NIB would be significantly more profitable without risk equalisation. In the first half of 2013-14 it paid ­$101 million to the shared pool. It had net profit of $40 million in the half. The reason NIB has a high liability, and doesn’t receive money back, is a result of its younger membership. NIB customers are aged an average 37 years, compared to 40.5 years across the industry, Mr Fitzgibbon said.

Consumers Health Forum slams GP fee proposal

Date March 4, 2014

Dan Harrison

Health and Indigenous Affairs Correspondent

The introduction of a fee to see the doctor would hit the poor and chronically ill hardest and would be unlikely to generate savings, according to a report to be released on Tuesday by consumer advocates.
The Consumers Health Forum prepared the report in response to a proposal by a former adviser to Tony Abbott, Terry Barnes, for a $6 fee for GP visits, and a call by Health Minister Peter Dutton for a national conversation about the sustainability of the health system.
"CHF wants to ensure any changes are evidence-based and are not at the expense of those most in need of care," said chief executive Adam Stankevicius.
In a submission to the government's Commission of Audit on behalf of the Australian Centre for Health Research, Mr Barnes predicted his plan would save $750 million over four years by reducing avoidable demand for GP services.

Keynote Address to the General Practice Registrars Australia Conference 2014

Minister for Health Peter Dutton presented the Keynote Address to the General Practice Registrars Australia Conference 2014 on 6 March 2014.

Page last updated: 06 March 2014
6 March 2014
Check Against Delivery
Good morning ladies and gentlemen and thank you for welcoming me here this morning to open the Future of General Practice 2014 (#fgp14) conference.
For the past four years I have spoken at the GPRA’s annual conference while in Opposition, so I’m pleased to have the opportunity to address this event as the Minister for Health.

GPs may be given lump sum payments to treat patients

Joanna Heath

Key points

  • Lump sum payments
    to doctors may replace the fee-for-service model.
  • Major overhaul of Medicare expected in the May budget based on the first report from the Commission of Audit.
Doctors may be given a lump sum payment to treat individual patients rather than be paid by the number of consultations they provide, under plans being considered by the government.
Health Minister Peter Dutton said the government was “open to a conversation” about scrapping the fee-for-service model which has been in existence since Medicare was established. He said the government would look at a greater role for lump sum payments as an incentive for doctors to improve a patient’s health quickly and prevent repeat visits.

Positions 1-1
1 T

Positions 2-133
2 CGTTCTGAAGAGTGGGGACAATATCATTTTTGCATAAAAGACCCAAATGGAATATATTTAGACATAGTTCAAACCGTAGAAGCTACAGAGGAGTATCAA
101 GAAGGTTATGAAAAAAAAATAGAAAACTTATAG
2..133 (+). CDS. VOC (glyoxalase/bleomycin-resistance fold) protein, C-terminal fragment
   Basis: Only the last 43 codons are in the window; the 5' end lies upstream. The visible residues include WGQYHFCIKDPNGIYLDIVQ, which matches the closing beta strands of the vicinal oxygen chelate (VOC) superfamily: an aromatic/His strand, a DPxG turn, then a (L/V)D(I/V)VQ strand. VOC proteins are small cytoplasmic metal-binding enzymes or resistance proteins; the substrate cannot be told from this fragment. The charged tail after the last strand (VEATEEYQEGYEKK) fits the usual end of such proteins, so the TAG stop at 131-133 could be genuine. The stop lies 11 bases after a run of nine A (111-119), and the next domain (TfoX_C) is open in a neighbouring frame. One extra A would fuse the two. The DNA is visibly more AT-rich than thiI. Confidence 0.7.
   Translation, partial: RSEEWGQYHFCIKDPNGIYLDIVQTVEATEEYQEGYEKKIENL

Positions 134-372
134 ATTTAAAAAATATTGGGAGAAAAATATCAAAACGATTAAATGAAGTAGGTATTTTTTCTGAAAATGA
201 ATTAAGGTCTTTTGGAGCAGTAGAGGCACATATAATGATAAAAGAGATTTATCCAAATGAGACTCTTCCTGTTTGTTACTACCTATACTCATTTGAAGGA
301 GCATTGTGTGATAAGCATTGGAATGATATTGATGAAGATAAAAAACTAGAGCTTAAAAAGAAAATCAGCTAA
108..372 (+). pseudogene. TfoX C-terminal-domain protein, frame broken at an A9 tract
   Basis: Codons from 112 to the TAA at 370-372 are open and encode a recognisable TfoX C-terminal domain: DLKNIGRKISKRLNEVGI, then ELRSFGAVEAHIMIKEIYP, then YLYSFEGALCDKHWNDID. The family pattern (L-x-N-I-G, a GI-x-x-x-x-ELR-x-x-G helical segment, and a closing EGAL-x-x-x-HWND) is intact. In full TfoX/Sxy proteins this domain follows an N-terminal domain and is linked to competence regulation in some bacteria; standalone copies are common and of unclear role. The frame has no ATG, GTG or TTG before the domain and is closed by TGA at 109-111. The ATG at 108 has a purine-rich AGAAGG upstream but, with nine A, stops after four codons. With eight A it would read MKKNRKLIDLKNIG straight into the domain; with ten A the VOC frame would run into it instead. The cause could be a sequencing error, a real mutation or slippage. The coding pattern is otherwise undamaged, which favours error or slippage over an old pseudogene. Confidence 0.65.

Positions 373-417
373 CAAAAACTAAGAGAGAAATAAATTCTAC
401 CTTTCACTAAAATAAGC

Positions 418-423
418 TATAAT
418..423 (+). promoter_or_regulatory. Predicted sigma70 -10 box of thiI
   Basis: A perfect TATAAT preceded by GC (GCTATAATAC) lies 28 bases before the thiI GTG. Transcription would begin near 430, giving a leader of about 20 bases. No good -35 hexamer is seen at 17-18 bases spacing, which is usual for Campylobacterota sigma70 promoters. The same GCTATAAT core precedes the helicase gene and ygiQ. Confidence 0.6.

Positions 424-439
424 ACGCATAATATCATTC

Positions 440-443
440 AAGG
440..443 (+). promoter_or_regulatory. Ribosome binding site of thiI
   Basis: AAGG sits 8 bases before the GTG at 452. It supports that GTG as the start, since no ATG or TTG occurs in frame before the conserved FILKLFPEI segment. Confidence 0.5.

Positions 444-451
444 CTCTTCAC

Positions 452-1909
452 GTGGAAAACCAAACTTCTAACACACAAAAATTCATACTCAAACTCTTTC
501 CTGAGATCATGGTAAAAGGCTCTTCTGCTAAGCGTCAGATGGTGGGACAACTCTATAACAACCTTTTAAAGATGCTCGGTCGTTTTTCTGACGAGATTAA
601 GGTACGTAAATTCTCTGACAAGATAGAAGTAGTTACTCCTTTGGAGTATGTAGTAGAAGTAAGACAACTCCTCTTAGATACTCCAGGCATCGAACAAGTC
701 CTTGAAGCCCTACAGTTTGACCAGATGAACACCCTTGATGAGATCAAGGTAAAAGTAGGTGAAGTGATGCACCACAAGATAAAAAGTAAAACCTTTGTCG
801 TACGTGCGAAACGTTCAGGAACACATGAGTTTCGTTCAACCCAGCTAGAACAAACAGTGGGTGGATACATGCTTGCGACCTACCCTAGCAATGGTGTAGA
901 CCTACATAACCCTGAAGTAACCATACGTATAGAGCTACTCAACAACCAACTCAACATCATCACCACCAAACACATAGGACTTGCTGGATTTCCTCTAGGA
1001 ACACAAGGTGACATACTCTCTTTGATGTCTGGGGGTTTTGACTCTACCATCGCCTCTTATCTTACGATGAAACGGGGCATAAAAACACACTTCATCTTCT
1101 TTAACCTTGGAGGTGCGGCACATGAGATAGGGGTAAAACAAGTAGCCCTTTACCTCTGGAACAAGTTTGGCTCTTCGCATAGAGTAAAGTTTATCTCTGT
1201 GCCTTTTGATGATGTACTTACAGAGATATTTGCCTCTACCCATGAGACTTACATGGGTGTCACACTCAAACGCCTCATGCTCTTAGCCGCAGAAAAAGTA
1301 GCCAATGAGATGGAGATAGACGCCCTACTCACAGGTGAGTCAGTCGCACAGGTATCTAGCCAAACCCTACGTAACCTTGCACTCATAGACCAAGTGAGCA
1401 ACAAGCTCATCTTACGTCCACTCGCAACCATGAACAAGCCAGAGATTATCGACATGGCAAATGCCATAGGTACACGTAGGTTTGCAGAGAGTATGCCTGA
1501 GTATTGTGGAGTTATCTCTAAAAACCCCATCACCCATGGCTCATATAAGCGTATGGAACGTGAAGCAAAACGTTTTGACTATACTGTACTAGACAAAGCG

Mr Dutton is softening the ground for a major overhaul of Medicare in the May budget based on the first report from the Commission of Audit, according to sources. In a speech delivered a fortnight ago, he described Medicare as “unsustainable” and canvassed the introduction of mandatory GP co-payments and the means-testing of bulk billing in other areas.

Medicare costs must be reined in: Dutton

  • 10 hours ago March 05, 2014 1:16AM
  • AAP
HEALTH Minister Peter Dutton says the Medicare system needs to modernised to be affordable, but he won't say if GP co-payments will be part of the mix.
The Consumers Health Forum on Tuesday reignited debate on GP co-payments, when it released research showing that not only would they hit the needy, but they would fail to provide any overall budget savings.
Co-payments of up to $6 have been flagged as one way to tackle health spending as the government grapples with the budget deficit.
Prime Minister Tony Abbott has downplayed the likelihood of a co-payment being introduced, saying he wants the government to be "the best friend that Medicare has ever had".

Tackling avoidable cost has to be at the heart of how the hospital system works

PUBLIC hospitals are wasting up to $1 billion a year and should be held to account for inefficient and substandard medical care, the Grattan Institute has warned.
In a report released last night, the think tank headed by long-time reform advocate Stephen Duckett has called for activity-based funding to be accompanied by measures that would reduce costs and rein in health inflation.
Health Minister Peter Dutton is awaiting the findings of the budget Commission of Audit, along with reviews of Medicare Locals and electronic health records, to decide the future of the health system.

Activity-based hospital funding healthy way to go

SIX Australian public hospitals do more than 200 hip replacements a year. In one, the cost of a hip replacement is $9700 a patient. In another it is $23,400, nearly 2 1/2 times higher.
Similarly, the cost of a common treatment for gallstones - laparoscopic cholecystectomy - ranges from $4100 to $7900 a patient, depending on the hospital.